—Marc V. Schanz
One CRG airman—Lt. Col. Ken D’Alfonso—was at the Pentagon on May 23, 2006, and talked with Air Force Magazine Online about the concept and the reality.
Initially conceived in 1999 within US Air Forces in Europe, the CRG concept received a high-level boost following Operation Enduring Freedom in Afghanistan. The lessons learned from OEF solidified creation of eight CRGs as small teams of multidisciplinary airmen that could go in to any location on short notice and quickly open a base and prepare it for 24-hour air operations. The CRG then would turn over operations to follow-on air expeditionary forces.
Six of USAF’s eight CRGs reside within Air Mobility Command (split between the 615th Contingency Response Wing at Travis AFB, Calif., and the 621st CRW at McGuire AFB, N.J.). One has been established within Pacific Air Forces (36th CRG at Andersen AFB, Guam), and one within US Air Forces in Europe (86th CRG at Ramstein AB, Germany). Each CRG is authorized 113 airmen.
AMC’s two groups comprise a Global Mobility Squadron and a Global Mobility Readiness Squadron. The GMS is responsible for quick-turn aircraft maintenance, passenger and cargo movement, and command and control of personnel and aircraft. The GMRS encompasses intelligence, force protection, airfield management, air traffic control, weather, finance, and airfield systems maintenance assets.
Since March 2005, CRGs have participated in the multinational Bright Star exercise in Egypt and assisted in the shutdown of USAF operations at Rhein-Main AB, Germany. CRG airmen also led the Air Force response to Hurricane Katrina, helping to reopen the devastated New Orleans International Airport to enable a massive airlift and aeromedical evacuation operation.
Within seven days of their return from Katrina duty, some CRG members would be half a world away, aiding Pakistan relief efforts after the October 2005 earthquake. D’Alfonso, commander of the 818th GMRS, was part of the Pakistan-bound CRG, which was quickly cobbled together from various units of the 621st CRW.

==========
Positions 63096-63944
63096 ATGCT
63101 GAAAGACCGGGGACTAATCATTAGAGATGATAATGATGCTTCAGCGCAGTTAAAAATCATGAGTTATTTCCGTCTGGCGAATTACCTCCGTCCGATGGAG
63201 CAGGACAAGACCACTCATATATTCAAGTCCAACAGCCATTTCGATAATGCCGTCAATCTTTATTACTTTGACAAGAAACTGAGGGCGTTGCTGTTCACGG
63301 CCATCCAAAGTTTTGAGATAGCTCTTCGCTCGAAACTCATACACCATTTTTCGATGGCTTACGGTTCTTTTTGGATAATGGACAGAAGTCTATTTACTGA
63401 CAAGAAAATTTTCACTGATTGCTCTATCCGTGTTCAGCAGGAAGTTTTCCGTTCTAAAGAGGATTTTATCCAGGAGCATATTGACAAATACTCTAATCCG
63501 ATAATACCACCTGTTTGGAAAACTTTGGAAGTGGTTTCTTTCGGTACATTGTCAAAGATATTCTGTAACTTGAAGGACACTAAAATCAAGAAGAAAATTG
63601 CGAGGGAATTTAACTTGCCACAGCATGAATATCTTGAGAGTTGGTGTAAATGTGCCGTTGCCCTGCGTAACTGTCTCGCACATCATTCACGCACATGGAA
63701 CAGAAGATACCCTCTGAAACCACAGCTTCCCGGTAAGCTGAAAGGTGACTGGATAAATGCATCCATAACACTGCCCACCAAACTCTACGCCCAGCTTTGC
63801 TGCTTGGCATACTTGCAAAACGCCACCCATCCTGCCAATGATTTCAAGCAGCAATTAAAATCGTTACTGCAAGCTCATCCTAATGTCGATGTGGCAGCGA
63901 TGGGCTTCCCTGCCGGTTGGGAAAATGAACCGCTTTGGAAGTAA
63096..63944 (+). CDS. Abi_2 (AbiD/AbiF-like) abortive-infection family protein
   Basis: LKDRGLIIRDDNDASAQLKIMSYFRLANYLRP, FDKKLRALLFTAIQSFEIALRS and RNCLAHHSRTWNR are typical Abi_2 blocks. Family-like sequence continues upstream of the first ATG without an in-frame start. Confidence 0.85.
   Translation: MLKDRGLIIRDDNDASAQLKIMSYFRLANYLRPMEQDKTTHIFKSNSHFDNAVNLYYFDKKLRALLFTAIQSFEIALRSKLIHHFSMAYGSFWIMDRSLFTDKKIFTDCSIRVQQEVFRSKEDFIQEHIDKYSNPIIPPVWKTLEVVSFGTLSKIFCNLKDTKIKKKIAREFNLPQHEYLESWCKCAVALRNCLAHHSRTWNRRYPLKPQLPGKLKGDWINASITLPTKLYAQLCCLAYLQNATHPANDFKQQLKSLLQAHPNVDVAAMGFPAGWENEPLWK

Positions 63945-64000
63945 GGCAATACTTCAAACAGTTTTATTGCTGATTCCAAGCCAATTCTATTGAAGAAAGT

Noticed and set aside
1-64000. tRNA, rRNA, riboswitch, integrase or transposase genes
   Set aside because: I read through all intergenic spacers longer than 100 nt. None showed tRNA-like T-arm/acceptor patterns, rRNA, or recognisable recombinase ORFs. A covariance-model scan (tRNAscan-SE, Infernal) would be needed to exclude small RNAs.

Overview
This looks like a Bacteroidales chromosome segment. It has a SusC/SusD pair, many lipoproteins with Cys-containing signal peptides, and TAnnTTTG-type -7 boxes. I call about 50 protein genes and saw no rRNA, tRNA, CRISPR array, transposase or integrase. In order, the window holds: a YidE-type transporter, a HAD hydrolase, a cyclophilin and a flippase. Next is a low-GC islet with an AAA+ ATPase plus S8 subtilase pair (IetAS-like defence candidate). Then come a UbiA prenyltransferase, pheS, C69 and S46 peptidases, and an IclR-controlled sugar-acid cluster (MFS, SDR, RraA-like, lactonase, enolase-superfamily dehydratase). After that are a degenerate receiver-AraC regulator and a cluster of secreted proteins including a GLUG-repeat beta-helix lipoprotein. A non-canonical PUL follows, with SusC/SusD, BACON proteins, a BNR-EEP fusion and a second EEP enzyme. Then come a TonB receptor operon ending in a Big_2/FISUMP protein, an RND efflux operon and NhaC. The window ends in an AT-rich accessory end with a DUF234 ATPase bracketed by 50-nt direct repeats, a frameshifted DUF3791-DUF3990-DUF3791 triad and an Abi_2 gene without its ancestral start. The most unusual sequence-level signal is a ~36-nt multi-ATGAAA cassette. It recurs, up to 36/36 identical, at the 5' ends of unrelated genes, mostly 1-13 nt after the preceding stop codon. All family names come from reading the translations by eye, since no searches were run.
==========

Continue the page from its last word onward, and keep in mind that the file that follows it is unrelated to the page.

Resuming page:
D’Alfonso said that the main challenge for the unit, which had its primary operating location at Chaklala, Pakistan, was disbursing supplies throughout a mountainous region with little working infrastructure. Cargo often arrived loose with no pallets and no way for the CRG to efficiently unload aircraft. The CRG located vehicles and improvised methods to keep supplies moving to the needy, rather than allowing a “warehouse factor” to bring the operation to a halt, said D’Alfonso.
One such improvisation, detailed in a mission report, was the method devised to unload a mobile hospital bus from a Russian-built Iranian IL-76 that had no drive-on, drive-off ramp like American airlifters. Two CRG aerial porters—MSgt. Perry O’Brien and TSgt. Craig Moir—took only a few minutes to decide to drive the bus onto one of the CRG’s Halvorsen loaders. The two airmen prepared stacks of pallets and had an Iranian driver inch the bus forward, so the front wheels rested upon the pallets. They then used two forklifts to suspend the rear wheels while they drove the Halvorsen out from beneath the bus. Using the forklifts to lower the rear wheels to the ground, they repeated the process with the front wheels—success, all four wheels on the ground.
The Air Force CRGs are unique in that each group’s airmen work and train together, no matter what their specialty. D’Alfonso noted that there are not many organizations “where the vehicle mechanics sit next to the intelligence guy.” All of the members of the group are proficient in their specialty, but everyone also can drive a forklift.
That capability—and attitude—helped the CRG get the job done in Pakistan. The unit had to limit its size to just 45 airmen, about 40 percent of a full CRG complement, because Pakistan initially imposed a ceiling on the number of US military personnel it would accept.
At the end of the earthquake relief operation on Dec. 15, 2006, the CRG had unloaded 670 aircraft carrying some 15 million pounds of supplies. D’Alfonso called it a huge success and a key factor in turning around Pakistani perceptions of Americans.
When the CRGs are at their home stations, they are training—constantly. “A lot of our internal focus has been looking at how we get out the door faster, pack faster, and become more efficient,” said D’Alfonso. Teams drill at McGuire, work with the 82nd Airborne Division at Ft. Bragg, N.C., on airfield seizure exercises, and also train at the Joint Readiness Center at Ft. Polk, La., among other venues around the country.
The Air Mobility Command CRGs are each currently still building toward a full complement of 113 rapid response specialists, but they are slated to make initial operational capability next spring, stated D’Alfonso.
He added, “As far as at the tactical level, we are getting better. … We are becoming more skilled in all levels.”
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